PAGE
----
Market rate will always be the rate the market is willing to pay, and rightly or wrongly, the industry has identified that people are willing to pay more. 

ShutTheFrontDawes replied to Jimmy Ray Will | 1 year ago

Ah but if you compare the price of mainstream brands ten years ago to the price of knock-off kit in Aldi today, it's actually only a minor price increase.

wtjs replied to Jimmy Ray Will | 1 year ago

But, how good could rim brake technology be with another 3-5 years development?

Fortunately, we're never going to find out

why are disc brakes so much more expensive than rim brakes? 

There are astoundingly good hydraulic discs on the £450 folder I bought recently

Geoff Ingram replied to wtjs | 1 year ago

Excellent point about your folder's brakes. MTB and flat bar bikes can have inexpensive, poweful disc brakes but road bike disc brakes come in as extorsionately expensive.

wtjs replied to Geoff Ingram | 1 year ago

road bike disc brakes come in as extortionately expensive

Because the brifter was such an astounding invention!


Geoff Ingram replied to wtjs | 1 year ago

Road disc brakes without gearchange mechanism, for singlespeed bikes, for example, are still very costly. Perhaps because of limited demand and availability. And mtb gear change triggers are also potentially quite cheap.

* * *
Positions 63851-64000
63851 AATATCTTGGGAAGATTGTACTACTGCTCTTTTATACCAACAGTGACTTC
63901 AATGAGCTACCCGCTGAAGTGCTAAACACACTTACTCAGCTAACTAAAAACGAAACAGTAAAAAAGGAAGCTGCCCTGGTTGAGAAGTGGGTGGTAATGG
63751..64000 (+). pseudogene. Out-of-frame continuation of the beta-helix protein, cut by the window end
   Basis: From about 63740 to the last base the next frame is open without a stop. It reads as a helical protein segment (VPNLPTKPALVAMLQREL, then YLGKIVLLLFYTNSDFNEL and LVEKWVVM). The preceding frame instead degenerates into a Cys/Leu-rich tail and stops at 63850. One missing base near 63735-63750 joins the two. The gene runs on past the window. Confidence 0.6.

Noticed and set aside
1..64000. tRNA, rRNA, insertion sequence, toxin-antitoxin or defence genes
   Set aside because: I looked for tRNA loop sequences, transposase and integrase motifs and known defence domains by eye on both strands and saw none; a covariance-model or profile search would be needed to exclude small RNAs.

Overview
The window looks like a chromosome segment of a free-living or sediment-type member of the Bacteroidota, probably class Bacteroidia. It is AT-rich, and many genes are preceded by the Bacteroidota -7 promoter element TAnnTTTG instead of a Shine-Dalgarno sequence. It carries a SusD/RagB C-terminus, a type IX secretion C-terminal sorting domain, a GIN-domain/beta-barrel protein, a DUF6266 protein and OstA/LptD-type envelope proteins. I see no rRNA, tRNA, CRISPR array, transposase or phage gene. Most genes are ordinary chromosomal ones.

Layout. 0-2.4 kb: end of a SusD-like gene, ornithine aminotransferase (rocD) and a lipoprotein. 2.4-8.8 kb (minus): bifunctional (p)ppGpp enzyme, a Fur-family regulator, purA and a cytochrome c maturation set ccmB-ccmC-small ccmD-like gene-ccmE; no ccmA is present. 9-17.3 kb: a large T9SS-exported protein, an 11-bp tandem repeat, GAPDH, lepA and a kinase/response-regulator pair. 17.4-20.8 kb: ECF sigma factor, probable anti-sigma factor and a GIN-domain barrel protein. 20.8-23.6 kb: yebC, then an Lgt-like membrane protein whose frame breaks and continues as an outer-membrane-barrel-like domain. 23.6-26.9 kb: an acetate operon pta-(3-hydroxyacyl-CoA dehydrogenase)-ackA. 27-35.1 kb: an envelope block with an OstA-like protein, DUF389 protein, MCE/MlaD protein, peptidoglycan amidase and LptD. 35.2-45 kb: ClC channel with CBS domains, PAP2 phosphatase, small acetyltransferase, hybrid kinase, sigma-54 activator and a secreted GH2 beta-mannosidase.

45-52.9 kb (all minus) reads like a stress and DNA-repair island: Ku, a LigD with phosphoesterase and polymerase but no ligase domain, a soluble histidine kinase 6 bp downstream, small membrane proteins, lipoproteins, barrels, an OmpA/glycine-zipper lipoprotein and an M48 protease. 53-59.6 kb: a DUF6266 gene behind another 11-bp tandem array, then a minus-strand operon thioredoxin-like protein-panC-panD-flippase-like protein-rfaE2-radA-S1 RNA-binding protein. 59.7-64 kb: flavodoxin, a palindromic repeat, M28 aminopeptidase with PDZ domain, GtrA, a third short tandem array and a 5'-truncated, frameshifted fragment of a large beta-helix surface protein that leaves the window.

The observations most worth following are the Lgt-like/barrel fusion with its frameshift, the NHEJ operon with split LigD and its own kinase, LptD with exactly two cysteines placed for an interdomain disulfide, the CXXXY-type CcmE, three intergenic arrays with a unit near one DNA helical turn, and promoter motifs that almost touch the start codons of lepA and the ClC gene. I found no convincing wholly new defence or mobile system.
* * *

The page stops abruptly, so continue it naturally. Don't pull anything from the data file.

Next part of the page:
bikeman01 | 1 year ago

"a boom in bike sales and you get a lot of demand and not much supply, which certainly does have an impact on rising prices."

Isn't that just manufacturers exploiting buyers? Why should they maintain revenues when they have a lack of stock?

Off the back | 1 year ago

When I first got back into cycling about 12 years ago, I got pretty mcuh everything I needed to ride for about £1500. This was the bike - Bianchi Via Nirone. Then all the added accessories ie helmet, shoes etc. This is a break down of what I bought take from Wiggle and selecting the cheapest item in the list. 

I have caveated a few things. The bike is carbon as I don't really see many decent Alu frames at anymore less Cannondale Caad or Spez Allez but they are more expensive than the offering from here. So: This is what a newby could be axpected to pay to get all the basics. 

Bike - Vitus Carbon with 105 disc groupset -

Shoes -

Helmet -

Pedals -

Eyewear -